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Review: 'Ursula Von Rydingsvard: Into Her Own' an Inspiring Peek Into the Artistic Process

by Noe Kamelamela
EDGE Media Network Contributor
Wednesday Sep 30, 2020
'Ursula von Rydingsvard: Into Her Own'
'Ursula von Rydingsvard: Into Her Own'  (Source:Itinerant Pictures)

I work near "SCIENTIA," one of several Ursula von Rydingsvard monumental sculptures in bronze. I discovered this twisted, metal tower on a walk one day and I was astounded. Hovering over twenty feet, there are suggestions of the natural world in its layers, not just of rock faces or coral reefs, but also of trees and hands reaching tortuously upwards for knowledge. Commissioned abstract sculptures with large scales tend to suggest stability or some sort of harmonic, symmetric unity and not this chaotic expansion. The upward thrust of the piece towards a top-heavy outstretched hollow opening features not just layers stacked upon layers, but also tapers down to a thin and slim stem seemingly scored by the wind and rain. Viewing her work after watching "Ursula Von Rydingsvard: Into Her Own" definitely inspires more awe after getting to peek behind the curtain.

At less than an hour, this documentary on her work and life keeps a very fast pace and even includes "SCIENTIA," in addition to other similarly produced sculptures. Audience members who do not have general art history knowledge may not be able to understand all of the terminology or techniques, and that is forgivable; some things just are, and it will hopefully encourage younger artists who may not have attempted sculpture yet to take an interest.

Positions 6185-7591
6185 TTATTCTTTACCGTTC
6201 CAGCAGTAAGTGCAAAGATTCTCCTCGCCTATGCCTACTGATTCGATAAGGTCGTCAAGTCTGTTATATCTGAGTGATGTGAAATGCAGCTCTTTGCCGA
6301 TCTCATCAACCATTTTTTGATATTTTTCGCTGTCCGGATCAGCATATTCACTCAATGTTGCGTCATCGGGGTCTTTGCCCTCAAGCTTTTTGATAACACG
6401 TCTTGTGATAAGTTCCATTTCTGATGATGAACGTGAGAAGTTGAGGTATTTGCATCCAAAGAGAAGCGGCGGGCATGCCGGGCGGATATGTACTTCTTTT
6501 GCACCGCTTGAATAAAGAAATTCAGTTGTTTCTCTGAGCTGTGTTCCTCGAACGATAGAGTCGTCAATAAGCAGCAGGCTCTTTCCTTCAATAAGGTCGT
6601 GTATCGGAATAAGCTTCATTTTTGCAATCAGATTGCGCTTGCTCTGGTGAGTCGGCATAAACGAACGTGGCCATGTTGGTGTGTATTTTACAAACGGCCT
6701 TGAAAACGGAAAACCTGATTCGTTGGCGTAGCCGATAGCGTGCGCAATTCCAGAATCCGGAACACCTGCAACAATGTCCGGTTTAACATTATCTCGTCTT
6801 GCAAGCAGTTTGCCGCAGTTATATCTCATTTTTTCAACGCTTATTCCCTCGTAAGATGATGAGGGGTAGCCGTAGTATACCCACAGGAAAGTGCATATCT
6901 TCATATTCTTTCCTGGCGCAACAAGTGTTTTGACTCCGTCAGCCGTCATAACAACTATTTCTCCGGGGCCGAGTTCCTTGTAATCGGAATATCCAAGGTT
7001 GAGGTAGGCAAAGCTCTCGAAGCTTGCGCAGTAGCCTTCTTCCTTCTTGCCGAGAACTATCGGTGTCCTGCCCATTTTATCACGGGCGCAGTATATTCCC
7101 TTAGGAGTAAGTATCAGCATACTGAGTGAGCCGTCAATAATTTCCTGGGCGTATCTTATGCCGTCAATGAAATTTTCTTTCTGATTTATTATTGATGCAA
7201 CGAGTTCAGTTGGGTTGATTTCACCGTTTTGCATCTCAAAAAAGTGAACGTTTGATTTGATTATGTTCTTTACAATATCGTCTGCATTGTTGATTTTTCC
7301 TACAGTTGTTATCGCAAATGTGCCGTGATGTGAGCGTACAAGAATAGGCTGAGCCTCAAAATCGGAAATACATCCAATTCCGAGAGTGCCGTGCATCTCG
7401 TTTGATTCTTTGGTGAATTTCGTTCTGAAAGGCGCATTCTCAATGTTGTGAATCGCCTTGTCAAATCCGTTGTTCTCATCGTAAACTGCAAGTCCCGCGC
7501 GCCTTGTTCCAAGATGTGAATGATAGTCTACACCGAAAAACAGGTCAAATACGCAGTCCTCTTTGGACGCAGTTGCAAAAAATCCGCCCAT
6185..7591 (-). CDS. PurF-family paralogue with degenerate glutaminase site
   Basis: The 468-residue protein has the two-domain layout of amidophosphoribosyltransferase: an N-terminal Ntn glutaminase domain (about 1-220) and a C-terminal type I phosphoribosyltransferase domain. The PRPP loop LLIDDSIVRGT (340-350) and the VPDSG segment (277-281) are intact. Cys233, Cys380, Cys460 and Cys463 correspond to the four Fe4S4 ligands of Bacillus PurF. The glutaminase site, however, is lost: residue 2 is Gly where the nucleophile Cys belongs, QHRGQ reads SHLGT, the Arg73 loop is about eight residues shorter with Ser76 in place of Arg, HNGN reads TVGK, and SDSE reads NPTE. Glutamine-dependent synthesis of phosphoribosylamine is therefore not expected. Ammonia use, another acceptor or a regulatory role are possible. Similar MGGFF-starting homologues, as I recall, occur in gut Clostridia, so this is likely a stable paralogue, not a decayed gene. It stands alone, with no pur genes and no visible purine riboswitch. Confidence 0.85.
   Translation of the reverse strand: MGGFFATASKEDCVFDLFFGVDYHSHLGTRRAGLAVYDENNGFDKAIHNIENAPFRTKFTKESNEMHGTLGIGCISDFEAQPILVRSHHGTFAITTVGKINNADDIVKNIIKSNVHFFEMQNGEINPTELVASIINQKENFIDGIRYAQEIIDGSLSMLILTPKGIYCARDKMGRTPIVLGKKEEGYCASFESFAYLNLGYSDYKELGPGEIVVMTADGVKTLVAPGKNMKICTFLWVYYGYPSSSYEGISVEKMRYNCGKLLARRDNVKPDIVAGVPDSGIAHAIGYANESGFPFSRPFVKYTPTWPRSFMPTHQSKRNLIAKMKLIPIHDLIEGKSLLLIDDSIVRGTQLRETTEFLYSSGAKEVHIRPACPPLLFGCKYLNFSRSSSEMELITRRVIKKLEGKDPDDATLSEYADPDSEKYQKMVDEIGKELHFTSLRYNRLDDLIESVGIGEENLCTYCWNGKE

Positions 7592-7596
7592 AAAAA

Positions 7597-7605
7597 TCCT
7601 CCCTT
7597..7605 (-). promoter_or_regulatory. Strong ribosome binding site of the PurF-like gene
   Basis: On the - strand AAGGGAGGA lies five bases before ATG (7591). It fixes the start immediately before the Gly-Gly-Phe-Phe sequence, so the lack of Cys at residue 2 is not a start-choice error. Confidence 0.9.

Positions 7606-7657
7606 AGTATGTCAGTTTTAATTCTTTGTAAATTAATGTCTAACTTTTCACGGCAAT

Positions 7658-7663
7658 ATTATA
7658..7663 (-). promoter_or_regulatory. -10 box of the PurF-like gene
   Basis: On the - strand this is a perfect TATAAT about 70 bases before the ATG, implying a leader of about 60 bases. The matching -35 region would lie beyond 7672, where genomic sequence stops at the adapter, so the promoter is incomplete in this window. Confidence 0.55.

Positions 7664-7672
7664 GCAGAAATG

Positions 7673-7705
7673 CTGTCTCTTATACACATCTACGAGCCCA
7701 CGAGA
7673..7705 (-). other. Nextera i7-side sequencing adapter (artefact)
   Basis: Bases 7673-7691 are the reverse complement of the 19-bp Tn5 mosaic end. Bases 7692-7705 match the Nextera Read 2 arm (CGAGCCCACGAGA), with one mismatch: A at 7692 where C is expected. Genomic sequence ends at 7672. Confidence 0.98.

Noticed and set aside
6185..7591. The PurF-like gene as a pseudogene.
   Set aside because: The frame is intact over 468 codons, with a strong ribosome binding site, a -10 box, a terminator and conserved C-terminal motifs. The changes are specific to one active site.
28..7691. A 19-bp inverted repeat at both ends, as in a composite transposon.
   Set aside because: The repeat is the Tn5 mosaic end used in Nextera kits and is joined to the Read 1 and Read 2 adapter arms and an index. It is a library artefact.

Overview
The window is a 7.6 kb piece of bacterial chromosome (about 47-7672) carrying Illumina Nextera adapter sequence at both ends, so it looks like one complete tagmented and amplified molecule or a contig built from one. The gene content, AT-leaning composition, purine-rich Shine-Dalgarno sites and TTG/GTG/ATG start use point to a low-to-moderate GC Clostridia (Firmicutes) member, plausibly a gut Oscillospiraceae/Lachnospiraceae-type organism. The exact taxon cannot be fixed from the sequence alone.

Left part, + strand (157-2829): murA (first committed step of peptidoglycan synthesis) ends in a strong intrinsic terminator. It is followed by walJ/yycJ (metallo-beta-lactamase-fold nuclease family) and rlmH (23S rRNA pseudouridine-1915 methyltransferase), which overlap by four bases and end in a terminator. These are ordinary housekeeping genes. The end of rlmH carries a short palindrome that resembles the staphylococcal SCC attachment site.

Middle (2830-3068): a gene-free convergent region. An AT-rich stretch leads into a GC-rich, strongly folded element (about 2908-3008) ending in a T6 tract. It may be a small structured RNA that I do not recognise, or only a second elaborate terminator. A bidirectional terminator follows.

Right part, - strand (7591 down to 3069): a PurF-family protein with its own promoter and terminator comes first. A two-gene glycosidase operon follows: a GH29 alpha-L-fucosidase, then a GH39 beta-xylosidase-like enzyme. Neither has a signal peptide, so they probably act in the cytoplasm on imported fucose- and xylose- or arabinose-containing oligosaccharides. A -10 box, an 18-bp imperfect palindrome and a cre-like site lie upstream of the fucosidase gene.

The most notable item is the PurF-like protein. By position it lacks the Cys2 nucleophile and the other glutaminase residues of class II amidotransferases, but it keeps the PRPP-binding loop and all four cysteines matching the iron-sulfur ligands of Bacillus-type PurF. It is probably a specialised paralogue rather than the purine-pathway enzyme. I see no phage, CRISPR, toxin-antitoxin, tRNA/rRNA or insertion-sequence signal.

Given her background and her fairly long lifespan, not having knowledge of world history is a similar handicap. I do think this documentary is appropriate for younger viewers, particularly young adults who may never have had the opportunity to create sculptures themselves.

Interviews with von Rydingsvard, although illuminating on her philosophies and mindset at certain times of her life, are not necessarily as interesting as watching her create with members of her studio, particularly with her chosen medium, cedar wood. After developing an allergy over the years, she wears significant amounts of Personal Protective Equipment to interact with cedar. She appears, with her face in focus behind a ventilated shield, to be an astronaut on a mission to create new worlds, one piece of cut cedar at a time. The planning and huge amount of human labor involved in one of these large monstrosities is immense, and Traub tries to include not just people who enjoy and criticize the finished products, but also her studio artists who cut the wood and carry out her visions.

A film by Daniel Traub
Icarus Films
57 mins
Available on DVD and VOD

Noe Kamelamela is a reader who reads everything and a writer who writes
very little.

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